Electing the first African American to the presidency has not meant black Americans have magically become more prosperous or that racial tensions have disappeared. But blacks in the U.S. say it meant something to elect a black president.
Canadians should think the same way about selecting the first indigenous minister of Indigenous Affairs – when it finally happens. Whether it leads to greater indigenous welfare, it will still be a step forward for all Canadians.
New Indigenous Affairs Minister Carolyn Bennett is not indigenous, but she has long experience in the portfolio’s issues and will bring much to the position. Let’s also remember that indigenous issues cut across departments, so having Jody Wilson-Raybould, an indigenous woman, as justice minister represents a step forward.
But until Canada’s minister of Indigenous Affairs is indigenous, we cannot possibly know how how well we can bridge the gaps.
However, some critics believe they already know. Pamela Palmater, an indigenous lawyer who heads the Centre for Indigenous Governance at Ryerson University in Toronto, wrote a piece for Rabble.ca, an online forum, on why Prime Minister Justin Trudeau was right not to appoint a First Nations person as minister of Indigenous Affairs.
Her argument is that the minister, as a government representative, will end up serving Crown interests and not First Nation interests. An indigenous minister would only serve the “system,” which she said is characterized by others as “racist, exclusionary, and oppressive to First Nations.” It is true that often in litigation, government opposes the First Nations side and that needs to change. But Palmater’s point only distracts from why it is a good idea for an indigenous person to occupy the position.
Selecting the first indigenous minister of Indigenous Affairs would be about raising the bar and the expectations of all indigenous peoples – indeed, all Canadians. Young indigenous people will understand that everything is possible for them once they see their faces reflected in this position. When governments redesign education curricula to empower indigenous students, they focus on positive indigenous role models, whether activists, business leaders or athletes. What better message to the system (or a role model) than appointing an indigenous minister of Indigenous Affairs?
Many indigenous communities are hurting and their children are exposed to negative role models, as reserves grapple with suicide, substance abuse, domestic violence and corruption. They need messages of hope and positive role models. Generations ago, it was inconceivable to even imagine an “Indian” prime minister. Having a First Nations minister of Indigenous Affairs would make it possible. Cracks would appear in the government’s glass ceiling and society, it is hoped, would begin to rethink its pre-conceptions about indigenous peoples.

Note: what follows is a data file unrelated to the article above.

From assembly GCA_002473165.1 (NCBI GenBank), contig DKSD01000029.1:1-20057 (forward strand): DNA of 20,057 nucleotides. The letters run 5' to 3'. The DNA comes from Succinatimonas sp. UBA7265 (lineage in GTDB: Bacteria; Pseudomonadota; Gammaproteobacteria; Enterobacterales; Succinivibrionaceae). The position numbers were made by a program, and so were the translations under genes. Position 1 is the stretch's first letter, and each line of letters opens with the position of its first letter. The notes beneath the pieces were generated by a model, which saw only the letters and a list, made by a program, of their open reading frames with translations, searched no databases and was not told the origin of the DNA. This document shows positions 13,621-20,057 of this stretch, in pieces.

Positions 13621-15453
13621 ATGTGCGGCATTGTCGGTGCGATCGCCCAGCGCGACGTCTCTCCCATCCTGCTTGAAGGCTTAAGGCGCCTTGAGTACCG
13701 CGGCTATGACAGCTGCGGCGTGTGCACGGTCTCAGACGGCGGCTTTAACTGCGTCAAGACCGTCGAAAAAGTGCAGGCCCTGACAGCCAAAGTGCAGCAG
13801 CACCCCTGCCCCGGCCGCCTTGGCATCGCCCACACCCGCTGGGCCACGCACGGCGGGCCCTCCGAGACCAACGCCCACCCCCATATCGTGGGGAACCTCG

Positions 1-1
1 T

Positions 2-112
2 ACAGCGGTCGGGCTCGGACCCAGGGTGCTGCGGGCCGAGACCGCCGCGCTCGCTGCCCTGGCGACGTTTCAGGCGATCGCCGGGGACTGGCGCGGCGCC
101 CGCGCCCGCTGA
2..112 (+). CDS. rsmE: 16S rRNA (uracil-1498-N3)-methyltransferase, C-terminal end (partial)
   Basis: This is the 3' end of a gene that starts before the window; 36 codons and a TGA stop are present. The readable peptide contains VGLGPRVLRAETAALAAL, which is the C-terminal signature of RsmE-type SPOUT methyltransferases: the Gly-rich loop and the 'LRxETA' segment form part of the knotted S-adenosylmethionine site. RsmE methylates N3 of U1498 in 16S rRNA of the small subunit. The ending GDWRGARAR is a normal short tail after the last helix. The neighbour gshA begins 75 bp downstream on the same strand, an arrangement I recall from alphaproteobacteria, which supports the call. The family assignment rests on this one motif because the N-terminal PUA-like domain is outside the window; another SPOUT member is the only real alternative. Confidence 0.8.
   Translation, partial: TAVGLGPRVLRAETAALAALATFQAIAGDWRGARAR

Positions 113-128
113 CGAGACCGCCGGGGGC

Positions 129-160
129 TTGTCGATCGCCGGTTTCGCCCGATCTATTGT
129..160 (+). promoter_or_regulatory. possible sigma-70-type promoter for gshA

Palmater writes that an indigenous minister would be the “worst thing” for the promised nation-to-nation relationship between the federal government and First Nations. But how do we know nation-to-nation talks won’t happen under a government with an indigenous minister?
A truly respectful Crown-First Nations relationship does not begin and end with a First Nation Indigenous Affairs minister; it starts with the entire government’s commitment and willing indigenous partners. If Trudeau’s government engages in talks, for many First Nations it could be good to have an indigenous minister at the table. Perhaps having an indigenous minister could influence the prime minister and cabinet in ways more respectful of all indigenous peoples.
But according to Palmater, “It will also act as a media distraction for more important issues, like murdered and missing indigenous women.”
Or, more likely, the minister could encourage the Prime Minister’s Office to better confront the issue.
One shouldn’t assume that having an indigenous minister would not bring indigenous interests and experience to the highest levels of government. In fact, it is more likely that it would have an impact.
Simply put, an indigenous government representative does not have to act against First Nation interests. Nothing has prevented Eric Robinson, Manitoba’s indigenous Aboriginal Affairs minister, from calling for action on the plight of indigenous women. Many Manitoba First Nations believe he does a good job at representing their interests. And the late Elijah Harper, an indigenous member of Parliament, certainly advanced what he saw as indigenous interests.
An indigenous minister of Indigenous Affairs would be positive for all of Canadian society. It’s time to smash that ceiling.
Joseph Quesnel is an Aboriginal policy analyst.